Why does Winnipeg need more quality off-leash recreational space?
The most obvious reason why dogs need better access to recreational green space is because of dogs’ popularity.
Dogs are a fact of life. They have been living with humans for 15,000 years, contributing significantly to our quality of life. Dogs have worked alongside humans, herding and protecting livestock, hunting game, transporting people and property, and controlling vermin.
Winnipeg Animal Services estimates there are about 110,000 dogs in the city. That means approximately one in every three homes has a dog. Dogs are not going away so we need to help them be the best possible citizens they can be.Off-leash dog parks foster good canine citizenship.
Municipal leaders across North America have found dog parks enhance communities; they are relatively inexpensive to maintain and have no significant history of liability claims. (Alberta Urban Municipalities Association)
What’s the problem?
The problem is that only 100 hectares of Winnipeg’s 4000 hectares of parkland have been set aside for dog parks – less than 3% of the city’s green space.
And dog owners are losing the off-leash space they have at an alarming rate. The City recently closed Transcona and Steven Juba dog parks; the size of Maple Grove and Little Mountain has been significantly reduced and Charleswood and Brenda Leipsic are threatened with closure.
The city’s largest dog parks – Kilcona and Maple Grove have reached their carrying capacity. The number of dogs and dog owners warrants more off-leash recreational green space.
Why are off-leash dog parks good for communities?
Everyone benefits from off-leash area dog parks. They encourage healthy activities in public parks, help people to lose weight, lower cholesterol, ease stress and reduce public health care costs.
Photo credit: Colleen Blouin
Dog parks provide a place for outdoor events and activities, shelter dog training, adoption fairs, and outdoor canine film festivals/events.
IAMS rated the Kilcona Park Dog Club/IAMS National Dog Day in the Park in August 2013 the most successful in its 18 city cross-Canada tour because of the venue and the logistical support of the local club.
Photo credit: KPDC Inc.
Off-leash parks also increase opportunities for shelters and rescues to sucessfully place foster dogs in permanent homes.
Winnipeg Animal Services COO Leland Gordon showcases Nacho, an “adorable adoptable” at an off-leash event.
Photo credit: Kilcona Park Dog Club
Specific Dog Park Benefits
• Enclosed dog parks prevent off-leash dogs from infringing on the rights of community residents and park users.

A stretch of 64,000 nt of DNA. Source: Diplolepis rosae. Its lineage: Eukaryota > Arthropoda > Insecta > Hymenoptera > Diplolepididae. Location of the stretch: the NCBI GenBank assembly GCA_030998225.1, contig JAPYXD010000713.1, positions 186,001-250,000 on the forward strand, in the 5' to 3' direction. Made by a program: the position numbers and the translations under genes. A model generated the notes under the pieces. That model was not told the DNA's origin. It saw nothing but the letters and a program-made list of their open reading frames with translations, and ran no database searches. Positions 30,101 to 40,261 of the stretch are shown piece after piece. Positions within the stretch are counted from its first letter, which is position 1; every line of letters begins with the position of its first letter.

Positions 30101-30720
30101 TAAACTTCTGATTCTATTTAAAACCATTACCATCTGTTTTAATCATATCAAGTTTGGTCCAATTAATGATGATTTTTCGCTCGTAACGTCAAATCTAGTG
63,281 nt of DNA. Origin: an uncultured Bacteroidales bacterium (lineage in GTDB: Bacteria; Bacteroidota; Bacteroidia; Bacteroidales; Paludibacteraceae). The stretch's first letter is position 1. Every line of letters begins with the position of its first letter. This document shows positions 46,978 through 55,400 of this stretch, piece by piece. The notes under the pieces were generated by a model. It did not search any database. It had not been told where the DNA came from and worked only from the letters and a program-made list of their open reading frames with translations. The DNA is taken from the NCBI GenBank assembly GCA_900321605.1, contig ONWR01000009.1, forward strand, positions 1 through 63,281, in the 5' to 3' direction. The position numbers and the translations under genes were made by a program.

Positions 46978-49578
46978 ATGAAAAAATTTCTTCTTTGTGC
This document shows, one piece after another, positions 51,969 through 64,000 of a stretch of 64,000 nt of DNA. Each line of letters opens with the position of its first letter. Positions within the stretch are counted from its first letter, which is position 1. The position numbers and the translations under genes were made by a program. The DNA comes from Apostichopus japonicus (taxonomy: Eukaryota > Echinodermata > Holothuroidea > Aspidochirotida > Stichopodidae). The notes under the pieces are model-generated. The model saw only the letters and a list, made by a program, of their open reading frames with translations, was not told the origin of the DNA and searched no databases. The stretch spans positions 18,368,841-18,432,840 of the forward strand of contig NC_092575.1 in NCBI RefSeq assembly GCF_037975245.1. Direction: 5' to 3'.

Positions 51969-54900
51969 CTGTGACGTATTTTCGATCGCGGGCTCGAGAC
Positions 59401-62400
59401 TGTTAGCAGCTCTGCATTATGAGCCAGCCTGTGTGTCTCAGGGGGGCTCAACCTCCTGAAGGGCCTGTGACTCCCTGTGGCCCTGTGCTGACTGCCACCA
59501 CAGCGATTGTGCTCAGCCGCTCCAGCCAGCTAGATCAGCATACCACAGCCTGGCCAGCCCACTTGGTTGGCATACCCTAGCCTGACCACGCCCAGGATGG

• Dog parks enrich dogs’ lives. To keep dogs happy, healthy and out of trouble, they need exercise for their brains and bodies. Many undesirable behaviors are caused by a lack of physical and mental activity.
• Dogs’ wild relatives lead busy lives – their days are full of hunting, scavenging, avoiding predators and engaging in complex social interactions.
Dogs were born to lead active lives but, sadly, today many dogs spend their days alone at home napping on couches. No hunting or scavenging’s required; tasty meals are served up every day.
Without mental stimulation, companionship, and exercise dogs become bored, lonely and overweight.
With no way to expend excess energy, it’s not surprising that confined dogs find things to do that humans don’t like – un-stuffing couches, raiding trash cans and gnawing on shoes. A result of destructive behavior is that many dogs spend their days lock in their crates.
• An off-leash area’s a wonderful place for a dog to run to its heart’s content, investigating new smells, wrestling with dog buddies and fetching toys and sticks until it happily collapses. A tired dog’s a good dog!
• Dogs that exercise strenuously – running with other dogs, catching a ball, or chasing a Frisbee are better neighbours; less prone to excessive barking, destroying property, and biting.
• Winnipeg Animal Services COO, Leland Gordon says dog parks play an important role in preventing dog bites. “A dog well-socialized with various types of people and animals is less apt to bite. We encourage dog owners to visit one of the city dog parks for socialization opportunities.”
• Dogs, like humans, are highly social animals and many enjoy spending time with their own species.
Photo credit: Vince Pahkala
• At the dog park, a dog learns social skills. Dogs get lots of practice reading other dogs’ body language and using their own communication skills. Dogs get used to meeting unfamiliar dogs and people. These are valuable experiences
Well-socialized dogs are less likely to be fearful or aggressive toward strangers.
Well-socialized dogs don’t feel the need to display dominance with other dogs.